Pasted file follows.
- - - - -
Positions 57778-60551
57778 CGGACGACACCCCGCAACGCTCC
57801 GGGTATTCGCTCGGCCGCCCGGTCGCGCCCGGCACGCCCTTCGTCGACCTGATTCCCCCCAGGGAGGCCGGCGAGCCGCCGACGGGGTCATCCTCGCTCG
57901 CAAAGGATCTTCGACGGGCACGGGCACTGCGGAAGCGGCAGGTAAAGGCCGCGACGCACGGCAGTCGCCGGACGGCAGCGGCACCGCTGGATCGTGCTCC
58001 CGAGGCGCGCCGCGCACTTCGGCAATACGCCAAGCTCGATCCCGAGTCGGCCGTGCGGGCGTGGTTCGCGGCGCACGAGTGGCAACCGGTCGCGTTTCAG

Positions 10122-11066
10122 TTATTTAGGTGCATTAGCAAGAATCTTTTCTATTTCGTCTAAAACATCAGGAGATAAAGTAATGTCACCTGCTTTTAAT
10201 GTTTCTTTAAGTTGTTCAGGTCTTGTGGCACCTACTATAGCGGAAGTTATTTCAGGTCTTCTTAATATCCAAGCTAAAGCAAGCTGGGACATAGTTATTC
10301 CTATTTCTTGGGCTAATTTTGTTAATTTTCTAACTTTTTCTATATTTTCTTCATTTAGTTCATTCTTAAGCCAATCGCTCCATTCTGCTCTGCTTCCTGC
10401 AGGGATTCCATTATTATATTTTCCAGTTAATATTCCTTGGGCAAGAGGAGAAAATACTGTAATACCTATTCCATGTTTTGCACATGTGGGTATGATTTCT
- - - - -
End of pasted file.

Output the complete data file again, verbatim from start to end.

Positions 57778-60551
57778 CGGACGACACCCCGCAACGCTCC
57801 GGGTATTCGCTCGGCCGCCCGGTCGCGCCCGGCACGCCCTTCGTCGACCTGATTCCCCCCAGGGAGGCCGGCGAGCCGCCGACGGGGTCATCCTCGCTCG
57901 CAAAGGATCTTCGACGGGCACGGGCACTGCGGAAGCGGCAGGTAAAGGCCGCGACGCACGGCAGTCGCCGGACGGCAGCGGCACCGCTGGATCGTGCTCC
58001 CGAGGCGCGCCGCGCACTTCGGCAATACGCCAAGCTCGATCCCGAGTCGGCCGTGCGGGCGTGGTTCGCGGCGCACGAGTGGCAACCGGTCGCGTTTCAG

Positions 10122-11066
10122 TTATTTAGGTGCATTAGCAAGAATCTTTTCTATTTCGTCTAAAACATCAGGAGATAAAGTAATGTCACCTGCTTTTAAT
10201 GTTTCTTTAAGTTGTTCAGGTCTTGTGGCACCTACTATAGCGGAAGTTATTTCAGGTCTTCTTAATATCCAAGCTAAAGCAAGCTGGGACATAGTTATTC
10301 CTATTTCTTGGGCTAATTTTGTTAATTTTCTAACTTTTTCTATATTTTCTTCATTTAGTTCATTCTTAAGCCAATCGCTCCATTCTGCTCTGCTTCCTGC
10401 AGGGATTCCATTATTATATTTTCCAGTTAATATTCCTTGGGCAAGAGGAGAAAATACTGTAATACCTATTCCATGTTTTGCACATGTGGGTATGATTTCT